A Brief Introduction to Large Family Minimalism

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At face value, the term “Large Family Minimalism” sounds like an oxymoron, doesn’t it? Minimalism sounds like an impossible thing to achieve with a large family, but it isn’t; it’s a real life sanity saver.

‘Minimalism’ simply means paring material things down to the minimum. This can be done regardless of family size. If it doesn’t serve a purpose or bring joy, get rid of it. That means selling, donating, or tossing anything that:

  • isn’t used enough to deserve the space it takes up
  • has a purpose that can be fulfilled by something else
  • is irreparable
  • causes unnecessary stress or clutter

Toys, clothes, linens, toiletries, books (I have a really hard time with this one), craft supplies, kitchen utensils, tools, footwear, DVDs, CDs, home decor, appliances, electronics, magazines, paint cans, cookbooks, hair accessories, schoolbooks, hand bags, herbs & spices, sports equipment, gift wrap, games – there is always something to purge.

Photograph 066 by Ashley Schweitzer found on minimography.com
Photograph 066 by Ashley Schweitzer found on minimography.com

In keeping just what we need or just what brings us joy, a miracle of sorts takes place. We find ourselves with:

  • less to clean
  • less to organize
  • less to distract us
  • more space
  • more freedom
  • more peace
  • more time
  • more money
  • more enjoyment of the things we have
  • everything has a place
  • the things you need are easy to find

The challenge with Large Family Minimalism is knowing how much of what to keep to still be financially prudent. It doesn’t make sense to donate all of our oldest daughter’s clothes after she’s outgrown them when there are two more girls behind her. It doesn’t make sense to donate all the Summer clothes in the middle of Winter, because Spring will surely come again. Nor does it make sense to have only one set of bedding per child when the stomach flu hits all seven people at the same time.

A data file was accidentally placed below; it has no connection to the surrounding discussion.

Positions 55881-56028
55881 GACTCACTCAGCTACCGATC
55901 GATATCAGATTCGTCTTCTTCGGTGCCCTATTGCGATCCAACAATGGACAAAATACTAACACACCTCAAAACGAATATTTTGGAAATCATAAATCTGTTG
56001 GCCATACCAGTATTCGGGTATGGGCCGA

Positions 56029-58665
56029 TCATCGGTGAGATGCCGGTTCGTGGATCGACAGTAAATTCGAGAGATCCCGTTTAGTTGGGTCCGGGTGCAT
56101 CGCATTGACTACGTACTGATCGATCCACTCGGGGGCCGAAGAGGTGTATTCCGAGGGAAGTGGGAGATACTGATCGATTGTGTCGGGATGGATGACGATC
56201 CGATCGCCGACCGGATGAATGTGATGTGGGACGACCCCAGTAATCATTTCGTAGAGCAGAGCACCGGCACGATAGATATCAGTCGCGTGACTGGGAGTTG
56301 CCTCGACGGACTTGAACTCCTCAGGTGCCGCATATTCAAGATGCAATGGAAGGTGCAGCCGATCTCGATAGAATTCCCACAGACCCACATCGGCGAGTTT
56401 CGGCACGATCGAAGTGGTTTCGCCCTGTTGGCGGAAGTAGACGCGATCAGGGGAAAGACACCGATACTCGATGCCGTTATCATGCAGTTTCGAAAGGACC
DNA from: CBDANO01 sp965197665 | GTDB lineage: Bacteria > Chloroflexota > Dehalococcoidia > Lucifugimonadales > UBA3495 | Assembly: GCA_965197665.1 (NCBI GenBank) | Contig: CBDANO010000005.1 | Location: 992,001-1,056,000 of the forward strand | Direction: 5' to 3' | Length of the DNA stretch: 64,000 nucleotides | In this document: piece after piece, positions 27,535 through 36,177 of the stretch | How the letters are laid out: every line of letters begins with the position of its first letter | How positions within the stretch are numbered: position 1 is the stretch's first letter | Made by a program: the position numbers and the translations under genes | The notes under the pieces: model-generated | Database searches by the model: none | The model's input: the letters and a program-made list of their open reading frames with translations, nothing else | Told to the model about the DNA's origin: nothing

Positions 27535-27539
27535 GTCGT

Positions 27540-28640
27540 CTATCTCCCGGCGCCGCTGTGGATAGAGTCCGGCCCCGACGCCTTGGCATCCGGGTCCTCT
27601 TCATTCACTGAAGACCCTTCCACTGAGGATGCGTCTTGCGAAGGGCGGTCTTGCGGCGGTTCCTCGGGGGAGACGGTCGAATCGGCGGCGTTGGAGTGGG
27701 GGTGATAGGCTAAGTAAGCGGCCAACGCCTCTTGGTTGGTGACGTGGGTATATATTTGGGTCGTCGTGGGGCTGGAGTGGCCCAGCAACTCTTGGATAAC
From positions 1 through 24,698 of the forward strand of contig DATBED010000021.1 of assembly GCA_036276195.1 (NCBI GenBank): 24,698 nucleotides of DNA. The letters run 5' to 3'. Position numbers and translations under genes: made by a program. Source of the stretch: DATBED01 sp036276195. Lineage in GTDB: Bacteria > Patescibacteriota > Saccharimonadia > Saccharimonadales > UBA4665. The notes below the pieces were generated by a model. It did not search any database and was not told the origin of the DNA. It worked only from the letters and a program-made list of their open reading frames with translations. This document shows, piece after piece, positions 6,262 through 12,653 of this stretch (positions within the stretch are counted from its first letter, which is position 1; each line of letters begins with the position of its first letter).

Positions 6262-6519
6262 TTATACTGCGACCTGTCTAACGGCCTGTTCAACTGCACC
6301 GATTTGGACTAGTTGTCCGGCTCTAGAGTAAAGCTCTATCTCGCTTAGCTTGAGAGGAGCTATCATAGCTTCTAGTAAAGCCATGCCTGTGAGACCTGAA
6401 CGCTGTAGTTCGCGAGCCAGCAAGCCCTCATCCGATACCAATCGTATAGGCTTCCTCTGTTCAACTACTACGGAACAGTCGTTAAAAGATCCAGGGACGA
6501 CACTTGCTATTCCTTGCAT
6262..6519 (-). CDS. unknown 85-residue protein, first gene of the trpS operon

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Over the next few months, DV, I plan on sharing more about what Large Family Minimalism looks like in our home by addressing one “problem area” at a time, the steps we take to pare down, what we do with excess, why we keep what we do, and how we keep it stored.

Let’s make 2017 the year of letting go of things that do not matter so we can redeem the time with those who really do. As we make our way through different areas of the house, I’ll post #largefamilyminimalism purging challenges on Instagram. It’s a fun way to keep yourself accountable!

You in?

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Recommended reading: The Life-Changing Magic of Tidying Up: The Japanese Art of Decluttering and Organizing by Marie Kondo

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15 thoughts on “A Brief Introduction to Large Family Minimalism”

  1. I have 4 kids and have actually successfully only kept one set of sheets per bed. When my kids get the bug they either lay on a towel on their beds or the floor!! We do keep extra blankets in a hall closet though.

  2. I’m working really hard at this. My 16 year old daughter is an organizer, and helped me go through my closet the other day, purging out on Large garbage bag full, and one 13 gal garbage bag full. It’s always easier to throw once I start. Hoping next year will be a year of minimalism. I have 4 kids and we don’t have a lot of storage!

    • That’s great to have your daughter on board! And congratulations on a huge clothing purge. It’s definitely easier to keep going after you’ve gotten yourself in the groove.

  3. So glad to find this site! We are a family of 5 and after failing at organizing we finally started getting rid of so.much.stuff…it has been so amazing I feel like I have time back but there is always more to learn so glad to be here 🙂

  4. I LOVE this! I went through a season of minimalism for our family, and have since let a lot of things creep back in, and I’m miserable, and it’s making our home into something that does not bring peace, but disorder and chaos. So I have renewed my vision for large family minimalism, and am praying that we will be able to find that wonderful peaceful environment we crave! I look forward to your posts!

    Sara

  5. I’m a mother of eleven and learned minimalism after child number four but I’m always looking for suggestions and ideas! Can’t wait to see what you have!

  6. I’m in, too! Nine kids (8 at home still), and just daily upkeep can take so much of our time. I’m a minimalist at heart…just need to move to action!

  7. Just went through the “grow-into” containers and left just enough for each size. Now we have 3 empty ones to store our favorite outgrown books! Your girls are close in age, so it’s worthwhile to save the clothes. With ours 9 years apart, it doesn’t work so well anymore. I’d rather not have to endure the complaints!

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